Now that we've had time to reflect on the daring attack on Osama Bin Laden's Pakistani compound by Navy SEAL Team 6, it's been fascinating to hear about all the state-of-the-art military technologies that were deployed as part of the raid. There were tricked-out Black Hawk helicopters, unmanned robo-copters, stealth drones and satellite-linked camera feeds relaying live-action reports to military command posts in the U.S. And don't forget the bulletproof, armor-plated dogs. Obviously, an awful lot of military expenditure went into equipping these brave Navy SEALS with the best, most innovative equipment on the planet -- the kind of stuff that excites the average person on the street as much as a WIRED magazine or Popular Science reader. So just how big is the Navy SEAL innnovation multiplier?
Let's unpack the concept of the multiplier for a second. A multiplier is just a way of saying that every dollar of expenditure leads to some additional amount of incremental growth, typically measured in terms of GDP or some other conventional economic variable. The logic behind the multiplier is what gave us the great taxpayer rebate of 2009: the US government gives every taxpayer $250, fully expecting that some percentage of that amount gets spent at a local business, which in turn, benefits from that incremental spending and decides to hire additional workers, who in turn now have more money to spend, so they spend money at a local business... Well, you get the idea.
So, an innovation multiplier is just a way to measure the amount of incremental innovation that occurs as a result of every dollar of U.S. Defense Department spending on projects like the Navy Seal attack on Bin Laden. The Navy SEAL Team 6 multiplier may be bigger than you think, especially if it leads to a robotics revolution, as suggested by the Wall Street Journal and experts like P.W. Singer, who wrote the New York Times bestseller Wired for War: The Robotics Revolution and Conflict in the 21st Century. That's big, if the Defense Department can jump-start the U.S. robotics industry, bring robotics into the realm of everyday life, and transform robotics into an innovation driver alongside the Internet. Every dollar of Defense spending gets parlayed into something much bigger.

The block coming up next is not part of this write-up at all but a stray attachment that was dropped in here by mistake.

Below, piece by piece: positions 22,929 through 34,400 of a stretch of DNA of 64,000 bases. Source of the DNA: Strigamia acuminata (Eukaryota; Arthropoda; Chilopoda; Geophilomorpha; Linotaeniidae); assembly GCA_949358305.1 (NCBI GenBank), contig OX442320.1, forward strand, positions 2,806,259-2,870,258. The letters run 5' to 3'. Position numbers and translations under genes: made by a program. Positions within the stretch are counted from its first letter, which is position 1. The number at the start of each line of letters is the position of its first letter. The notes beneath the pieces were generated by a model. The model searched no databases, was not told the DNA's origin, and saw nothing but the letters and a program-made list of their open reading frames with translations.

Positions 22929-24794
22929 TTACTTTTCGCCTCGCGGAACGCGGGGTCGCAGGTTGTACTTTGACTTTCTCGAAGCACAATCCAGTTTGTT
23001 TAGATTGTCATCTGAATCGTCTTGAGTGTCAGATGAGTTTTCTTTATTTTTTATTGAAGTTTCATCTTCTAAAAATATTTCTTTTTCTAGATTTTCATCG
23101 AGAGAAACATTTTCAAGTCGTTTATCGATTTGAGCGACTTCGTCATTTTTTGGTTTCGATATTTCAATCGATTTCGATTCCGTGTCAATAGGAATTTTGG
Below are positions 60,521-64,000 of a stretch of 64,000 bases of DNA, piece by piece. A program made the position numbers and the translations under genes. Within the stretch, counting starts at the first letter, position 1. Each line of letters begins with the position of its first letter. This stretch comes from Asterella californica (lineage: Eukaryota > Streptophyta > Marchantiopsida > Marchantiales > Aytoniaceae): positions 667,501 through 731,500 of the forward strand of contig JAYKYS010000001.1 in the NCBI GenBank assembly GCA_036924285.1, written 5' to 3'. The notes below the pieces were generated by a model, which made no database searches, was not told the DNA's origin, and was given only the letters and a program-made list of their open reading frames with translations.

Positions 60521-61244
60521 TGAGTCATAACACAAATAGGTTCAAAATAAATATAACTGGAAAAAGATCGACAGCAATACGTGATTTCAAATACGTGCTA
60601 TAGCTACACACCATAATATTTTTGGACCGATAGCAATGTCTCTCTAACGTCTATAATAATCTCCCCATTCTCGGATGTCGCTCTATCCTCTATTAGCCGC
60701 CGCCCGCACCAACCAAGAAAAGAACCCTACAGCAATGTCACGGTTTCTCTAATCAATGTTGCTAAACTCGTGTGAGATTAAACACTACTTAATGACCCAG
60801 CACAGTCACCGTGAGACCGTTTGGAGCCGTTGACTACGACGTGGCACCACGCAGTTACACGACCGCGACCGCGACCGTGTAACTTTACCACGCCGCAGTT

But robotics is just the start.There are also opportunities to create advanced surveillance technologies, to develop new high-performance clothing materials and to create advanced hyperspectral sensors. Each of these technologies, originating in the defense sector, has the potential to migrate to the consumer sector.
The innovation multiplier concept is important in that it gets us thinking about platforms rather than products. It's like the NASA manned space exploration missions - so many people focus on the real-world products that resulted from years of space exploration (yum, Tang orange juice!) rather than the technological platforms that paved the way for radically new types of innovation. Years from now, when the robotics revolution comes to pass, we may be able to thank Cairo the bulletproof dog for more than just giving every American Fido the chance to walk around the block in a nice $30,000 piece of body armor.
[image: US Navy SEALS Fast Rope via Wikimedia Commons]